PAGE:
Over the weekend, I have received an email with an attachment containing an internal communications from one of the major telecommunications companies in the country that announced the labelling of Zoom as malware and blacklisting it from their internal network. This definitely caused panic! Why would they do this? Is Zoom really that bad?
I have been using Zoom since last year, not by personal choice, but because a partner university in the US, UC Davis, uses it. Our regular meetings were done online, since traveling back and forth is time consuming and expensive. Yes, Zoom is very easy to use, it is cross-platform, and has a lot of interesting features. Personally, I would have preferred using Apple’s FaceTime, but not everyone uses an Apple device. BTW, Group FaceTime is not appropriate for professional meetings since the UI is too whimsical (though I wish Apple provides an alternative layout to make it a bit more professional).
Going back to Zoom, its unexpected popularity as a preferred platform, besting the long established Cisco Webex, Google Hangout Meet, and Skype, painted a huge bull’s eye at its back. The security and privacy missteps of Zoom were rapidly discovered and disclosed by security researchers — and being popular, also made it a prime target for media outfits to drive traffic to their sites and generate views (and revenue via their favorite ad tech!).
The attention Zoom is getting is good for its customers! Zoom can ignore these security and privacy issues, and continue doing what they do best (and violate customers’ trust), but instead, they did the right thing by addressing their shortcomings! And I must say that they are quick to do so, even if they are still lacking in some, like encryption. For those who are understand software, doing a huge change such as changing the encryption algorithm is not an easy task that you can do overnight. Zoom, as per their CEO, is committed to regaining its customers’ trust (though I wish this isn’t an April Fool’s joke). Frankly, Zoom is in full, head-on, damage control!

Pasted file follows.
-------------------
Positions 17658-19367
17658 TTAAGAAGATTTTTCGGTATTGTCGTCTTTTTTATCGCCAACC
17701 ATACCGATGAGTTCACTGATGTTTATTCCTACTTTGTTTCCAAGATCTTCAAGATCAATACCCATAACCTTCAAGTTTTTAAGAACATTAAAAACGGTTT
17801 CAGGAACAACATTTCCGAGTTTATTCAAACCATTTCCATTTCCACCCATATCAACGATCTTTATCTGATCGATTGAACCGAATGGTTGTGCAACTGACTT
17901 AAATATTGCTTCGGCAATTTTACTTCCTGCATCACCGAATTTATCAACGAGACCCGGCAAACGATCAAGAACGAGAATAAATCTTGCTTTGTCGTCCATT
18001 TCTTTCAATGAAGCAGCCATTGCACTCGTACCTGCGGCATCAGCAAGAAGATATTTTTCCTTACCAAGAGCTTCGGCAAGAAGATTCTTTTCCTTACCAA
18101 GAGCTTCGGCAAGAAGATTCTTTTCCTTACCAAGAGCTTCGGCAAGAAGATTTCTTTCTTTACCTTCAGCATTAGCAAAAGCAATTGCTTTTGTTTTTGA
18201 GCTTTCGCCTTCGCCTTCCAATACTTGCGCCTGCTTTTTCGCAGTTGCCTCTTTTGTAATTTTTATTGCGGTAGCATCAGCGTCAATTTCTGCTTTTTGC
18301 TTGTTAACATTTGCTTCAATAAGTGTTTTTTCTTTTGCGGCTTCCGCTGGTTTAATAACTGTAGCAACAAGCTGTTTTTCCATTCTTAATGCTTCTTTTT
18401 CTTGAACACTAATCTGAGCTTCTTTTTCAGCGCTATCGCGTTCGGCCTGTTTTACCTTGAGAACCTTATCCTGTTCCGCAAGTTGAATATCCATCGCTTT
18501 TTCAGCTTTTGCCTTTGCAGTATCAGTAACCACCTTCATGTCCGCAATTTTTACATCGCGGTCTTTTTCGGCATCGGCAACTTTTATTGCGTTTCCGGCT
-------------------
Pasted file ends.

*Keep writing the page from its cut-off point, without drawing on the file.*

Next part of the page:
What issues did Zoom address? I can list them here, but Glenn Fleishman of TidBITS.com has done an excellent job already at “Every Zoom Security and Privacy Flaw So Far, and What You Can Do to Protect Yourself”. I highly recommend that you read it.
Going back to the telco’s blacklisting of Zoom, I would say that this is overacting on their part, and a hypocritical move, too. Why? Most of the security and privacy issues have been quickly addressed already. Some that are left are encryption and the “accidental” routing of traffic through China (which they’re addressing as I type). If they are worried about Zoom, they should be equally worried about using Android within their corporate network, unless they issue their employees with the latest Android models with the latest Android version! They should also be worried about the use of Facebook for Business (or was that for Enterprise) — if I remember correctly, it is being used internally as well. China? I would bet that they’re using services owned or operated by Chinese companies. I find it a knee-jerk reaction that needs a revisit, but then again, I commend them for erring in favor of security and privacy.
Personally, knowing the limitations of Zoom, I can and will continue using it, after configuring the account with the proper settings, and blocking whatever trackers are left. When I can, I’d rather use Apple’s FaceTime, or for cross-platform, I’d use Signal and Wire.
What about alternatives? Microsoft Teams, Skype, and Google Hangout Meet, are alternatives that you may want to consider, but they’re no saints as well (yes, Pi-Hole blocks their trackers!). Cisco Webex? A potential candidate, but seeing what Webex video looks like on CNN — I’d say pass. How about the open source, Jitsi Meet and BigBlueButton? I have tried both, both have potential, but they’re nowhere near Zoom’s ease of use and quality (also good luck self-hosting and scaling it up to 300 participants per meeting for a thousand concurrent meetings for your organization).
Finally, I’d say read Fleishman’s article, then decide whether Zoom is for your organization or not. For personal use in communicating with family and friends, I’d say use Apple’s FaceTime and Signal or Wire!